Gillian Daley/ Contributing Writer
The reason why the ‘Hispanic identity’ is so difficult to write about is because there is no such thing as a Hispanic identity.
We, as a nation, are heralding in the first Hispanic Heritage Month of the Trump administration, and as such, it’s appropriate to take a moment and reflect on some of the complexities of being a Hispanic in today’s America.
The most pressing topic of debate would definitely be clearing the record on what exactly being Hispanic means.
The issue is one of major contention in some circles of thought, but the term ‘Hispanic’ officially means a person or peoples originating from Spain or Spanish speaking countries, whereas the term ‘Latino’ carries a connotation of a person or peoples originating from Latin America.
The distinction means that a Brazilian, while a part of the Latin American community and consciousness, is technically not Hispanic because the Colonial presence in Brazil originated from Portugal and not from Spain.
Transversely, a person of Cuban descent would be considered Hispanic and not Latino as Cuba is not a part of Latin America.
These distinctions are important when exploring Hispanic and Latinx identities because understanding them will help us understand the evolution of those identities and how they work in the United States today.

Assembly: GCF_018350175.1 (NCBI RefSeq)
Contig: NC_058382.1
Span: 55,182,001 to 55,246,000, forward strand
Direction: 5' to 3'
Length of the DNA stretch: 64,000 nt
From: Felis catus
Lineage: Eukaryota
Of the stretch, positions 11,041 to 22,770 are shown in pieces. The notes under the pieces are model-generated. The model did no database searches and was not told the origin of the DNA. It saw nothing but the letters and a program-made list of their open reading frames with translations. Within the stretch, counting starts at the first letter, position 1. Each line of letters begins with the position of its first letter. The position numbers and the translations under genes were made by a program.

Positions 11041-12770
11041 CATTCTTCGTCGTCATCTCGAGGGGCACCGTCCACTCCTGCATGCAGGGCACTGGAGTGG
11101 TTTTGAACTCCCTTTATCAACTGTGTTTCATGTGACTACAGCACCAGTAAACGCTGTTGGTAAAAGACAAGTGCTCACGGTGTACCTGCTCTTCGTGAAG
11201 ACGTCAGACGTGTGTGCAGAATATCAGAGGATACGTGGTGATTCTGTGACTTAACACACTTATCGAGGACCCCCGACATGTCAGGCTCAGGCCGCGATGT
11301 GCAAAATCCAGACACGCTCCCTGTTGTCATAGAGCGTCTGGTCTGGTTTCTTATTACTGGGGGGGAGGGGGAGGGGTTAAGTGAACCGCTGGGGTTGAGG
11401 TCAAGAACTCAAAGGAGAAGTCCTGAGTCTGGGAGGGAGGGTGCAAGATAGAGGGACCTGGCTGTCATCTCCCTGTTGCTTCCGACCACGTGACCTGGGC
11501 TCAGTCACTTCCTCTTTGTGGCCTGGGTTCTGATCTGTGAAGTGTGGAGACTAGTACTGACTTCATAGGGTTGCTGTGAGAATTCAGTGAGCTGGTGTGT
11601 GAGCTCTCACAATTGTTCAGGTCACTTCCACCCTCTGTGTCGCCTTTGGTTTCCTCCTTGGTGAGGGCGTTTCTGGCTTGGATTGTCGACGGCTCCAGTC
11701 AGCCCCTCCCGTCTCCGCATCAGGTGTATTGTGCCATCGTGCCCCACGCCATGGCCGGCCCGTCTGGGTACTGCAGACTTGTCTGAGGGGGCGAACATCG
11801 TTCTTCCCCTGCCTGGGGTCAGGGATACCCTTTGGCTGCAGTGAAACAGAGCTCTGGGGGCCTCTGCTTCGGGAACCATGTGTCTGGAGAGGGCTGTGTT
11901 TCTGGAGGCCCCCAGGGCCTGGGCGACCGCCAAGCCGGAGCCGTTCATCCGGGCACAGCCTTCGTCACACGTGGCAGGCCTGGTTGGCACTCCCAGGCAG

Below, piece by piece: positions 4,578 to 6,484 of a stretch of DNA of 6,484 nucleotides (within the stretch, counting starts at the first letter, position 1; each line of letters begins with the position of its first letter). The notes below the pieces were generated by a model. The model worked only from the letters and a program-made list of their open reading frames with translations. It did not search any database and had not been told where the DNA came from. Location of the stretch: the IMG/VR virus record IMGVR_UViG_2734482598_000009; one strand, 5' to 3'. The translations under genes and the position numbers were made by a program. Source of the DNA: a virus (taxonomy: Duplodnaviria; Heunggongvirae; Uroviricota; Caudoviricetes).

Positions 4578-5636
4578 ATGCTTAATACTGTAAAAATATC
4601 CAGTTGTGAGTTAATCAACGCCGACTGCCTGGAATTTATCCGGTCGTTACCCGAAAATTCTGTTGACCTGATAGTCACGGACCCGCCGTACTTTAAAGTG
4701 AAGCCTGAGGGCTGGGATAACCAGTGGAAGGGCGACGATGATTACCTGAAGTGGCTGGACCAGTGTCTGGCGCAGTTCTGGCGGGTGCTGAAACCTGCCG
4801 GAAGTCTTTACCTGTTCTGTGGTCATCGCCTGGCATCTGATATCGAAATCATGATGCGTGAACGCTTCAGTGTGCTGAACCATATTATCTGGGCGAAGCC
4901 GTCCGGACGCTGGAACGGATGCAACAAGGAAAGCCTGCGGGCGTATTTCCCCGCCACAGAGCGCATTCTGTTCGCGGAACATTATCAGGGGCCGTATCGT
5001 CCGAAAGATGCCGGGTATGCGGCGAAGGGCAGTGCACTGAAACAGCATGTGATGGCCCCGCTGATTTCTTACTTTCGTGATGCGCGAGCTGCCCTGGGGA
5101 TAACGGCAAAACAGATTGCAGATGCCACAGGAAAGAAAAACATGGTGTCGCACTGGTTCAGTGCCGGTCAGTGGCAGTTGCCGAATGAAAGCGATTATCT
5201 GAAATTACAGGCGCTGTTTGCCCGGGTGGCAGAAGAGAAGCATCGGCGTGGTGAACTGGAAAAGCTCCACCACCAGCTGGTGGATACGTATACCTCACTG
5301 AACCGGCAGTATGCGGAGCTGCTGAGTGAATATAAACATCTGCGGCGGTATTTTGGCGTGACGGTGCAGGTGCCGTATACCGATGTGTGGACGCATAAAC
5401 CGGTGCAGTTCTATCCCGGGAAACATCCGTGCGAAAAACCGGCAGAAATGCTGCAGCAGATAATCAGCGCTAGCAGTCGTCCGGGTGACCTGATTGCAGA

Of course, there are limitations to what I can analyze, not being a member of either the Latinx nor the Hispanic community.
The distinctions between nationality, race and ethnicity for members of the Hispanic community may be tricky for anyone outside of that community to understand.
It’s important for outsiders learning about Hispanic cultures and exploring the stories belonging to each culture to realize that Hispanic identity does not hold one concrete or definite meaning—it’s a multitude of identities brought together.
Voices from Africa, Asia, Europe and a whole host of First Nations people have been forced together over centuries of colonial rule to create a bricolage of different races, nationalities and ethnic groups within cone cultural umbrella: “Hispanic Culture.”
The specificities between race and ethnicity in terms of transnationality is something that you’d think Americans would appreciate — us being the “melting pot” and all.
However, a surprising number of people are still confused when faced with people who don’t fit their preconceived vision of what a “Hispanic” is supposed to look like.
Hispanics who “don’t look Hispanic” can routinely face even more discrimination, colorism and intolerance than other members of their same ethnic community.
In fact, the discrimination can be so blatant that, for example, “blacks (Cubans) were unemployed at double the rate of whites. . . jails held 85 percent darker-skinned Cubans,” according to Al Jazeera.
As South Floridians, an essential part of our job in supporting the Hispanic community as a whole, is to delve deeper into what exactly each contributing culture has gone into create the extensive and multifaceted umbrella of “Hispanic identity.”
The opinions presented within this page do not represent the views of Panther Press Editorial Board. These views are separate from editorials and reflect individual perspectives of contributing writers and/or members of the University community.
Photo Credit: Nicole Malanga